The new layout of the city is focused on a single main street, Corso Vittorio Emanuele III, which divides Noto in two. It is lined with fights of steps, alleys and squares, each with at least one Baroque church. The first square we encounter is Piazza Immacolata with its Church of St. Francis by Vincenzo Sinatra. The church contains very ancient relics from the former Franciscan church, such as the wooden Virgin and Child (1564) and the stone tomb of a Franciscan friar, Giuseppe Bonasia (1575). Close by stands the Monastery of the Holy Saviour with its elegant tower.
A little further on is Piazza Municipio with its Cathedral of St. Nicholas. Unfortunately, in 1996 the dome of the building partially collapsed and reconstruction work has taken years. Then cathedral is flanked by the Bishop’s Palace and the palazzo Landolina of Sant’Alfano wich, unlike the sumptuous and solemn Baroque of the cathedral, is built in an altogether more sober and less exuberant style.
Also in Piazza Municipio is the magnificent Palazzo Ducezio (Sinatra-1748), now the Town Hall. It is notable for the harmony of its two colonnades and 18th –century portico. The interior is rich with gold and stucco, while the ceiling celebrates Ducezio, the King of the Siculi was who founded Neas, the ancient Noto. The square also contains one of the city’s most prestigious religious buildings, the Church of the Holy Saviour. Built in the 18th century, it stands out for its elaborate Baroque work-manship which culminates in the Belvedere Tower.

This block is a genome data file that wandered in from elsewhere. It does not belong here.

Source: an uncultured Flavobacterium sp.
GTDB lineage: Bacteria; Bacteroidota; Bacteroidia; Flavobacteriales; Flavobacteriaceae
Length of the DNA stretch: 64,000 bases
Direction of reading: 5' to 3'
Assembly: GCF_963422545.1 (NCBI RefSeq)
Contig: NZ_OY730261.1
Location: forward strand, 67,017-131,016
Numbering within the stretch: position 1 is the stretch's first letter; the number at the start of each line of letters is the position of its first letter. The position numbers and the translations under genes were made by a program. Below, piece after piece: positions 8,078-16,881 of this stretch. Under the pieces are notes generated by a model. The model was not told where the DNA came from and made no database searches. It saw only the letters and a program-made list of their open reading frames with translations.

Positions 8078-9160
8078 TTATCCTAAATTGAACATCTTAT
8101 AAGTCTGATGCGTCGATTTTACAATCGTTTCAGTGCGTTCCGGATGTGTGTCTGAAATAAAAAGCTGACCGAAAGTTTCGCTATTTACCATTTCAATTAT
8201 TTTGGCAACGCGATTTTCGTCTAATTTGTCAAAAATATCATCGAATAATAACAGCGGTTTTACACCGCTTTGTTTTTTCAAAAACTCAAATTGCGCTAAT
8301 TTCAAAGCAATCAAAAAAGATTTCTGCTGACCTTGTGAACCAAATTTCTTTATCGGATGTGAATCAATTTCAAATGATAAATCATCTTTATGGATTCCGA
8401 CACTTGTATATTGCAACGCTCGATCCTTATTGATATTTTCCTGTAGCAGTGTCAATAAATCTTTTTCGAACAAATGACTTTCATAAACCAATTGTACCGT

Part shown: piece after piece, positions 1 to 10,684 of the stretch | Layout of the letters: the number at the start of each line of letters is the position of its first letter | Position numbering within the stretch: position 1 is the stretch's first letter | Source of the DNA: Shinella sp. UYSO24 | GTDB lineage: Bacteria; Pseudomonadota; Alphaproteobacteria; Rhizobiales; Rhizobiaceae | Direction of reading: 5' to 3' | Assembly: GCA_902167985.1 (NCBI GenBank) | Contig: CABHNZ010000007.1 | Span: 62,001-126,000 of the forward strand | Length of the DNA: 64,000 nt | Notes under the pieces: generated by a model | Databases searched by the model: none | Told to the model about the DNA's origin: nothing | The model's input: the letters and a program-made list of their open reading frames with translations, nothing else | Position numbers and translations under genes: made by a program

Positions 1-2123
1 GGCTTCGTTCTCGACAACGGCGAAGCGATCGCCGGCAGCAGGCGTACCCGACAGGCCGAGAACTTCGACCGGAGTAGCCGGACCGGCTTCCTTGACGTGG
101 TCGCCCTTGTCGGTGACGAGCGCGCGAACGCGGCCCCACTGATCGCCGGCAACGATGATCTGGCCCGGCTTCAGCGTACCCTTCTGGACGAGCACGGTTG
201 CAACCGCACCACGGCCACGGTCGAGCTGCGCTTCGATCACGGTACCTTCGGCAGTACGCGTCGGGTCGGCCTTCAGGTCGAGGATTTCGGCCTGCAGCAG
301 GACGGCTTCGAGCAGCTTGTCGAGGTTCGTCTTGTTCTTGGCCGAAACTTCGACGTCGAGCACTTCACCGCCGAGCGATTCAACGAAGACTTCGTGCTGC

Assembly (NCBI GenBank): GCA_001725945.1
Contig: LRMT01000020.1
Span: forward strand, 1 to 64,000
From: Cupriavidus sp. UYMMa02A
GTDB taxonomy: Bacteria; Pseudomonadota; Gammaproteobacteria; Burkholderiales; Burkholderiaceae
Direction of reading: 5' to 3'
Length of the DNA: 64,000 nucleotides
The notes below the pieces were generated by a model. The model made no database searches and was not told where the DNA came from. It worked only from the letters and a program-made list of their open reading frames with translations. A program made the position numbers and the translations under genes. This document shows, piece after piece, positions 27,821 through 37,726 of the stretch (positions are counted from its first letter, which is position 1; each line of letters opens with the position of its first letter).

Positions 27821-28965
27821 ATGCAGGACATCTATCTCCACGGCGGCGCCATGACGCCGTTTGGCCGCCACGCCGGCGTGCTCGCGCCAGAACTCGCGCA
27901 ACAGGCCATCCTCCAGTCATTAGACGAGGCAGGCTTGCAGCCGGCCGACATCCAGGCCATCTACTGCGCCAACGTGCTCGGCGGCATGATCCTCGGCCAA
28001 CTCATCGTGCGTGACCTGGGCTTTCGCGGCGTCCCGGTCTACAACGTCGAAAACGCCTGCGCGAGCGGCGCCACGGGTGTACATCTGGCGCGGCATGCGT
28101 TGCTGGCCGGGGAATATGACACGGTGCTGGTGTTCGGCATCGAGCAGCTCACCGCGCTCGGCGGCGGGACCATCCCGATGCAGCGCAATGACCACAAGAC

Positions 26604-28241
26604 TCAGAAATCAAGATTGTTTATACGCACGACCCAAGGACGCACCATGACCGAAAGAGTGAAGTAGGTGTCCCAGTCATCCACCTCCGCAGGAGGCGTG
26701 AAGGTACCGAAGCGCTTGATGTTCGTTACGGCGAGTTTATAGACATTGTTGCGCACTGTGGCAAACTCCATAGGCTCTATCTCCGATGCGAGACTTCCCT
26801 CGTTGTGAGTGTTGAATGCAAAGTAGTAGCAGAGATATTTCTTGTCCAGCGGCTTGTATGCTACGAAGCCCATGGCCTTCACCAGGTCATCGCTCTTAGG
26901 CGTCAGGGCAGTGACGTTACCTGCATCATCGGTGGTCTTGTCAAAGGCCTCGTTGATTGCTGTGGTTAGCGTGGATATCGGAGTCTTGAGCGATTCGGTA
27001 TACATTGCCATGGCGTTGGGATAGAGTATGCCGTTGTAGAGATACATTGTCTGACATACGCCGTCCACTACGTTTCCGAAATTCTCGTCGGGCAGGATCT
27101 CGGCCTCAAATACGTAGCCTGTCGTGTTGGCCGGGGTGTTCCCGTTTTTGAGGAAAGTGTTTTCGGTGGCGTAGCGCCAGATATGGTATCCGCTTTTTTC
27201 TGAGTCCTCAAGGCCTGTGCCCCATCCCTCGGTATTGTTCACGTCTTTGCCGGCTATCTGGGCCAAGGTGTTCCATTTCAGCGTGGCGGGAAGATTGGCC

Continuing along the main street, we arrive at via Nicolaci, one of Noto’s most famous streets. Facing it is another fine example of architectural beauty, the Church of St. Carlo Borromeo (1730).
A NOBLE RESIDENCE
Via Nicolaci contains one of the most important, if not the most important, of Noto’s noble palazzi: Palazzo Nicolaci del Principe di Villadorata. The building was commissioned by the noble Don Giacomo Nicolaci entrusted its construction to Sinatra.
Its main interest lies in the wealth of pure Baroque sculptures which grace the six main balconies, often cited as the most beautiful balconies in the world.
Angels, winged knights, sirens, grotesques, centaurs, griffins, sphinxes and other symbols amaze us for the painstaking skill with which they were carved. The palazzo contains 90 rooms, the most interesting being the three main saloons – yellow, red and green, all beautifully frescoed. Of particular note is the great reception hall, its ceiling decorated with mythological scenes and symbolic subjects depicting some of